How We Tested
I’m Dan Roth, and I drive a lot. I’ve been covering cars and the business of cars since 2006. When I’m not driving, I work in broadcast, and that’s why I love things that modulate, oscillate, transmit, and receive. Radar detectors are closely related to broadcast equipment, so I understand how they work and I’m intrigued by the differences in performance among the brands.
To get the best sense of how a detector works, we used each model during the same commute. There were a couple of long highway trips away from ordinary locations as well to test the abilities of these units on the open road. The road conditions for each test included surface streets, residential and suburban areas, metro downtowns (NYC and Boston among them), and highways. Detectors were tested one-at-a-time to avoid any interference between units, and they were always mounted on the front windshield.
Most of the time, we were getting lit up by K-band. It’s a widely-used radar band for speed detection. X-band is old and mostly relegated to uses other than speed enforcement these days, though you may get a vintage surprise here and there. When the detectors alerted to Ka-band, it was a lot more likely that we’d come upon a cruiser soon after.
We used a fixed sign in town to test how early and consistently each unit could find and detect the radar, keeping speed and approach consistent, so we could make the test about detector sensitivity and capability, rather than other variables. Also on our daily route was a known and active speed trap, so we could get results out on the highway.
What is a Radar Detector?
The basic idea behind radar detectors is pretty simple. Because a radar or laser gun is generating and transmitting a signal–the units bounce a beam of microwave or laser energy off your car and measure how long it took to return–you can “tune in” to those signals. Think of a radar detector as a very sensitive radio that’s always in “seek” mode, constantly scanning.
How Do Radar Detectors Work?
Modern radar detectors use GPS and location databases to expand their capabilities. This is now possible because storage, computing power, and GPS technology itself have all gotten much less expensive. Some detectors go a different way and rely on the smartphones we all usually have with us for those functions. Lots of detectors now let users select which frequencies to ignore. If they’re not used in your area, you can reduce the amount of work the detector is doing, which can sometimes boost performance and lead to faster alerts for the frequencies you do care about.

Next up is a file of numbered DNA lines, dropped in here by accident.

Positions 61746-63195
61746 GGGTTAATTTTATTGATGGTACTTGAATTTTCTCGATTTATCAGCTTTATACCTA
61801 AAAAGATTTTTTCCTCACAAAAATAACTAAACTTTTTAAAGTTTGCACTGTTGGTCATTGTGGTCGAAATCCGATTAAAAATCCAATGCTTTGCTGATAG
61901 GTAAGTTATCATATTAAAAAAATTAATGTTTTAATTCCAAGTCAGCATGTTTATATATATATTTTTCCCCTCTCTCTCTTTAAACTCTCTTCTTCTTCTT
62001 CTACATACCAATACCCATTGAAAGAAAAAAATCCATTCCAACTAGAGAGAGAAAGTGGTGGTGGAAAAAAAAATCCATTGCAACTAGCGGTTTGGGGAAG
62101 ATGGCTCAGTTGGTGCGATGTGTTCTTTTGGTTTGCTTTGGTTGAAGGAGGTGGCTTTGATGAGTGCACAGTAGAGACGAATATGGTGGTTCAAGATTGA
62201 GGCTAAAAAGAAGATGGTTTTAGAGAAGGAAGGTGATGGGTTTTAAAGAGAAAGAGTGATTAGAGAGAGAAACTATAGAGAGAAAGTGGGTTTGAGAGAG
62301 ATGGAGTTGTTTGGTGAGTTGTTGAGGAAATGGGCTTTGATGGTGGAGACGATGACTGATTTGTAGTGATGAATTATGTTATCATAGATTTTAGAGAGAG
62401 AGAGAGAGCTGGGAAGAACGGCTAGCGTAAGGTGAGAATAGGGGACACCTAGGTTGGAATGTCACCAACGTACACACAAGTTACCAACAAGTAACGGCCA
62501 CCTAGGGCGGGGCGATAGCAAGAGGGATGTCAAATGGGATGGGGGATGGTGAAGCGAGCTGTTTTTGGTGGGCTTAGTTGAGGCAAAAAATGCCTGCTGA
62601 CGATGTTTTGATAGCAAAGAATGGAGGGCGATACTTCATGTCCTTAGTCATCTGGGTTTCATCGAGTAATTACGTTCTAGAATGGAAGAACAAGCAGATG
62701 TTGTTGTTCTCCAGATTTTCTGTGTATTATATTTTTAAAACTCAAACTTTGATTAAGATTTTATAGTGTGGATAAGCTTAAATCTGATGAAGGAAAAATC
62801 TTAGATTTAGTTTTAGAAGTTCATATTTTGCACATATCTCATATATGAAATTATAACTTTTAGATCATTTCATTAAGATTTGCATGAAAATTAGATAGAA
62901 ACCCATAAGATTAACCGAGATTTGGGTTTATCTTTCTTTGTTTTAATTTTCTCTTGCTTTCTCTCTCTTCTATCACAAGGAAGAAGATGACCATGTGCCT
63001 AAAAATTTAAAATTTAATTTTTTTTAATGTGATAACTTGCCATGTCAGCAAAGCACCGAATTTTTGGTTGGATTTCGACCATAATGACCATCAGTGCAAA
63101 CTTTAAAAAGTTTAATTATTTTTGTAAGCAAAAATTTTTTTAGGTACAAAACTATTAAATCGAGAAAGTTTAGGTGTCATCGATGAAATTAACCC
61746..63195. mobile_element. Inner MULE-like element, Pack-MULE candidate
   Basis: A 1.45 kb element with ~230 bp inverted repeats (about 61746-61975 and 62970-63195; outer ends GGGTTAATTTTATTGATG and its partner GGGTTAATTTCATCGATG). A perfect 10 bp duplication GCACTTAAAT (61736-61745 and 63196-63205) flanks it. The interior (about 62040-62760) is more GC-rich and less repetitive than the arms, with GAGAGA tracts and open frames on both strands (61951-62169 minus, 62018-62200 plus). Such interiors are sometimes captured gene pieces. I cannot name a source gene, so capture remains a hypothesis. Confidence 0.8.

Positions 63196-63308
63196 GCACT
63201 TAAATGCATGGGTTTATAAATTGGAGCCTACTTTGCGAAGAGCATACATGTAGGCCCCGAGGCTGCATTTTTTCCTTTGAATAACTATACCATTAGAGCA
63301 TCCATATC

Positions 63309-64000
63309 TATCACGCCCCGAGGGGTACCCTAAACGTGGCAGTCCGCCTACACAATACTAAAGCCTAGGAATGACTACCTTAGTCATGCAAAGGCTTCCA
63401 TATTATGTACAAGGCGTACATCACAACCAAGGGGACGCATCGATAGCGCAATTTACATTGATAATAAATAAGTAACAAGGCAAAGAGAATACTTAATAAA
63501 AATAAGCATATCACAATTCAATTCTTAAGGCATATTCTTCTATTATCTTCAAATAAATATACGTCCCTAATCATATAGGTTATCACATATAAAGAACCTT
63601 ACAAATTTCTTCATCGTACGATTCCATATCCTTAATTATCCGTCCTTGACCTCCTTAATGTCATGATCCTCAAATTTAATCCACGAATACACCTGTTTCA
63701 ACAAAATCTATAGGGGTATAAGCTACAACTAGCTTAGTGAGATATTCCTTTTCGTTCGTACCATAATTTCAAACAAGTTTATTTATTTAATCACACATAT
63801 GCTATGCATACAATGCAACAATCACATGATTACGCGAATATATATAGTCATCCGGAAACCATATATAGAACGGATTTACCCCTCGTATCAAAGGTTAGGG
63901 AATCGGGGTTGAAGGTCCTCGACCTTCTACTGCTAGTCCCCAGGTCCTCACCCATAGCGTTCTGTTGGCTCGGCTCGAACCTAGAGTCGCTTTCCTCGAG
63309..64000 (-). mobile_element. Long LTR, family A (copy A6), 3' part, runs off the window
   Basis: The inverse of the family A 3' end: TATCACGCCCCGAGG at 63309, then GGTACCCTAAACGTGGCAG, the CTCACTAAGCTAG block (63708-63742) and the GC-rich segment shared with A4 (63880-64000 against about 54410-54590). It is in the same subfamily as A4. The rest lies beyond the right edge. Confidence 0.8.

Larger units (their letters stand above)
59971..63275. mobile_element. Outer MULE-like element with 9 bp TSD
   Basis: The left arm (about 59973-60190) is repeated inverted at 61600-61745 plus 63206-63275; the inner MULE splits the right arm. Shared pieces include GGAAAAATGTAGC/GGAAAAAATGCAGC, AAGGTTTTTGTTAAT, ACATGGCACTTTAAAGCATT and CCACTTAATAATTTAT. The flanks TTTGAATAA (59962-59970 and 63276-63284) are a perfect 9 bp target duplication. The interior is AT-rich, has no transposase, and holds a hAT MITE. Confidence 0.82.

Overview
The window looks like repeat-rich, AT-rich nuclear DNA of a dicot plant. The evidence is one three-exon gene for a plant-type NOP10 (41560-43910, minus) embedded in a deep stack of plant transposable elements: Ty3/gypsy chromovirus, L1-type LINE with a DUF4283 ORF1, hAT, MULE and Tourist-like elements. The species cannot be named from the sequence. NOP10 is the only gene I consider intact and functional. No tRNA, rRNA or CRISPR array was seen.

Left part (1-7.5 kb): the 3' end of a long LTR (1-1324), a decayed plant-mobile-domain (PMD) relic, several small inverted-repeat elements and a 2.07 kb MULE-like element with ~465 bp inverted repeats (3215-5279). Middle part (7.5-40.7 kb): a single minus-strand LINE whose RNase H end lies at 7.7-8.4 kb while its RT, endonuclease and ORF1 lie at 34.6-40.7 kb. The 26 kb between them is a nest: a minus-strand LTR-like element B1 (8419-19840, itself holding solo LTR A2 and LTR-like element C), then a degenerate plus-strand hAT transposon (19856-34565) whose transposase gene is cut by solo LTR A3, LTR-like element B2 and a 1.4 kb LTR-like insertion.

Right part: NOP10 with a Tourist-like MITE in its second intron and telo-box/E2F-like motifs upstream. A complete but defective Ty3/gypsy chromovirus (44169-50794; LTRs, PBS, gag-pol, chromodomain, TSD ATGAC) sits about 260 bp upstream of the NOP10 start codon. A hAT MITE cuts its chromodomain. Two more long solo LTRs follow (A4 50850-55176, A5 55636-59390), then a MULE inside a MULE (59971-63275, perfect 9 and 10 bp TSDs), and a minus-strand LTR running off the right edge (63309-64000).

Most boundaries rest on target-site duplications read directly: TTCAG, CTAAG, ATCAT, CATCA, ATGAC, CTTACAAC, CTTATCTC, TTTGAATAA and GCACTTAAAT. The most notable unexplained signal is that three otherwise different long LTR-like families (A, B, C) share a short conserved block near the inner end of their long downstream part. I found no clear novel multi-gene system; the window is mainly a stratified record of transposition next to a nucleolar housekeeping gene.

Filtering out false warnings and range is what sets the best units apart. Getting a mile or more of warning lets you take calm corrective actions. And if the detector isn’t always crying wolf, your ride will be more serene.
Are Radar Detectors Really Undetectable?
Several detectors we tried, including both winners, claim to be “Spectre Elite Immune.” The Stalker Radar Spectre Elite is a popular unit used to sniff out even “undetectable” radar detectors. You see, just as a radar detector listens for the signals a radar or laser gun gives off, the Spectre Elite listens for the radio hardware that makes a radar detector work. Essentially, they leak. That leaked signal is more or less strong depending on the brand. If this is a concern, look for units that say they’re Spectore and VG-2 Immune. That means that they’ve been designed and built to minimize that signal leakage that could give them away.